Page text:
|By Jesus Rodriguez||
|June 25, 2012 06:00 AM EDT||
For the last two years, enterprise mobility has had a high place on the technology agenda of most companies. However, the mobile enterprise remains a highly complex and expensive endeavor that can only be afforded by a small group of organizations. Even more importantly, the enterprise mobility stacks are technologically archaic compared to the equivalent consumer market technology which is causing companies to start embracing open, consumer-based technologies as part of the enterprise mobile applications.
If you agree that connected devices are becoming a predominant force in the enterprise, then you can also agree that the industry is in desperate need for technologies that provide simple, open and yet robust mechanisms to develop enterprise applications that can run on these devices.
Mobile Enterprise Is About the Back End not the Front End
Looking at the current enterprise mobility technology ecosystem, we can quickly notice a heavy emphasis on development tools and technologies that allow developers to build applications that can run on a diverse number of devices. While that type of technologies is certainly welcome, this is far from being a problem in the enterprise. The market is full of mobile frontend technologies that support multi-device applications which are very viable solutions in an enterprise environment. PhoneGap, AppAccelerator's Titanium, Xamarin's Monotouch and Mono for Android, Sencha Touch are just some of the examples of technologies that enable a cross-device experience and, what is more important, provide a far superior experience than the equivalent SAP, IBM or Antenna software technologies.
Based on the rapid evolution of the mobile technology landscape, enterprise developers have a very broad spectrum of technology options when it comes to implementing mobile client frontend interfaces. The challenge, however, remains in the backend infrastructure. Aspects such as security, identity management, storage, messaging, media exchange, and content management are among many some of the most important backend capabilities that are required by most enterprise mobile applications. Enabling these and many other backend features represent, by enlarge, the most important challenge in the current spectrum of enterprise mobile applications.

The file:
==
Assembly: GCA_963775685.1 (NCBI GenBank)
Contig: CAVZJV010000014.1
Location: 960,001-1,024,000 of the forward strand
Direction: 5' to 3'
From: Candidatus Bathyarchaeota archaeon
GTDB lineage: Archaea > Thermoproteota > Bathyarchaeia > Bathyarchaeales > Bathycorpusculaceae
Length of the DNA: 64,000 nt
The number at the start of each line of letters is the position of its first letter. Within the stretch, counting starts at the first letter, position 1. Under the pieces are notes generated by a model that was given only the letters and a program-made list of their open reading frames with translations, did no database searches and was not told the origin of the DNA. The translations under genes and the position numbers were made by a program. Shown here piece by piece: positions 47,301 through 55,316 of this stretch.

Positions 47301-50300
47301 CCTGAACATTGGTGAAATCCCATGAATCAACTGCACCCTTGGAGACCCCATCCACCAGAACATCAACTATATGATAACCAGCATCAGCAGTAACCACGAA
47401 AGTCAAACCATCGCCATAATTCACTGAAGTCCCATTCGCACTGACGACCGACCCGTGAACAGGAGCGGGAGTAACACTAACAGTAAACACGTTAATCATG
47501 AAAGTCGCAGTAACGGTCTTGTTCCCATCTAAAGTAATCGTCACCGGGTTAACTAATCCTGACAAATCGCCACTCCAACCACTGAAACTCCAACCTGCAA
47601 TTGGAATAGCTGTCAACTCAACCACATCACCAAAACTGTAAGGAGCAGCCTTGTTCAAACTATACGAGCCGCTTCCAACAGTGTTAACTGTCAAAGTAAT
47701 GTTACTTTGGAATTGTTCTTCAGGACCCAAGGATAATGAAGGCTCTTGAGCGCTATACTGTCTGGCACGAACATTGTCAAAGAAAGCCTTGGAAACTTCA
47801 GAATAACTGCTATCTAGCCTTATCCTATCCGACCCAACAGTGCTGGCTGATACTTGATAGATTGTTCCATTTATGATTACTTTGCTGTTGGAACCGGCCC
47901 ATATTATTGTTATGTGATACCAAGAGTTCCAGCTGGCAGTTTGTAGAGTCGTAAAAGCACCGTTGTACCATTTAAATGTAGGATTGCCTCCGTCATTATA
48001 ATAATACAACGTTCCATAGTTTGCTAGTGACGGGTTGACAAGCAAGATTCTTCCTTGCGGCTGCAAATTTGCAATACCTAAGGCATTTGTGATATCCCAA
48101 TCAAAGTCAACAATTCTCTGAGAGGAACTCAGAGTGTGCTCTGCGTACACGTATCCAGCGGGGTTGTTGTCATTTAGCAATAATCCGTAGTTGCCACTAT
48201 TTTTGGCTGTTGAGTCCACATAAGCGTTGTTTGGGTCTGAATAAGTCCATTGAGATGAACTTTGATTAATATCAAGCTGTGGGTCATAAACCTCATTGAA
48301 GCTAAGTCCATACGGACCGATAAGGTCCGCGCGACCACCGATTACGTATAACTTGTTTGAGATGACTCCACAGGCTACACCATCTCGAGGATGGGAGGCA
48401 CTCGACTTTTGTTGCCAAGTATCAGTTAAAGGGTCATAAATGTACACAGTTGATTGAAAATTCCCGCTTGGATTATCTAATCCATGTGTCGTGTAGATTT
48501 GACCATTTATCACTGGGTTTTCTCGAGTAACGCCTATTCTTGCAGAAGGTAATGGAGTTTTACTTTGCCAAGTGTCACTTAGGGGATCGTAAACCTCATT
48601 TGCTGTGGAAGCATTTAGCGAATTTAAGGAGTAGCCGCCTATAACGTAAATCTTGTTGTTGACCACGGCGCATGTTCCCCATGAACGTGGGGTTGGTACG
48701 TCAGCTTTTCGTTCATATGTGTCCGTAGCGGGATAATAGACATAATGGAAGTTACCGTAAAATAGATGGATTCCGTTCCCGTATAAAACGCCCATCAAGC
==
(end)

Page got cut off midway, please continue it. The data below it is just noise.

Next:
When designing an enterprise mobility strategy, the emphasis should not be on the client development technologies and tools and, instead, it should be focused on the backend services and management experience to enable enterprise-ready mobile applications.
Anatomy of an Enterprise Mobile Platform in 2012
Looking at the current enterprise mobility market, we can find a group of "platforms" that can serve as the foundation of an enterprise mobile infrastructure. Sadly, all these technologies look incredibly similar and mysteriously resemble the models pioneered by Research in Motion a few years ago. Without exception, the current generation of enterprise mobility platforms provides a series of components that compose the complete mobile application lifecycle from development to operational management. The following figure depicts the fundamental elements of a mobile enterprise platform in the current market.
As illustrated in the above figure, the DNA of a traditional enterprise mobile platform is based on the following components.
- Cross Platform Mobile Application Development Tool: This component of an enterprise mobility platform enables a developer to implement mobile applications that can be deployed to multiple devices.
- Mobile Application Server: Traditional enterprise mobility platforms include a server side infrastructure that serves as the fundamental gateway to abstract the interaction between mobile applications and the datacenter infrastructure.
- Mobile Line of Business Adapters: Some enterprise mobility platforms include out of the box connectors to traditional line of business systems such as ERP or CRM applications. These components intend to streamline the integration of these platforms into enterprise mobile applications
- Mobile Application Manager: Every enterprise mobility platform provides a component to manage and monitor the different applications running in the mobile application server.
- Mobile Device Manager: Device management has been a traditional component of traditional enterprise mobility platforms since the early years. This component is typically responsible for managing the mobile devices running specific enterprise applications.
The components listed above represent the foundation of the current ecosystem of enterprise mobility platforms. Some of the characteristics of these components combined with the constraints of an on-premise delivery model introduce a series of challenges for organizations when embracing these platforms as the core of an enterprise mobility infrastructure.
The technical complexity and expensive delivery model of traditional enterprise mobile platforms combined with the novel and rapid evolving nature of mobile technologies makes enterprise mobility a really challenging experience for most organizations. Without getting into the specifics of any particular technology, we can refer to a number of challenges that are common across most enterprise mobile platforms.
- High learning curve: By not relying on popular and open technologies, traditional enterprise mobility platforms require that most companies train their developers and IT professionals in the usage of the proprietary development tools and frameworks required by the platform.
- On-premise infrastructure: Most enterprise mobility platforms require expensive on-premise infrastructures in order to host and manage the applications developed on the platform.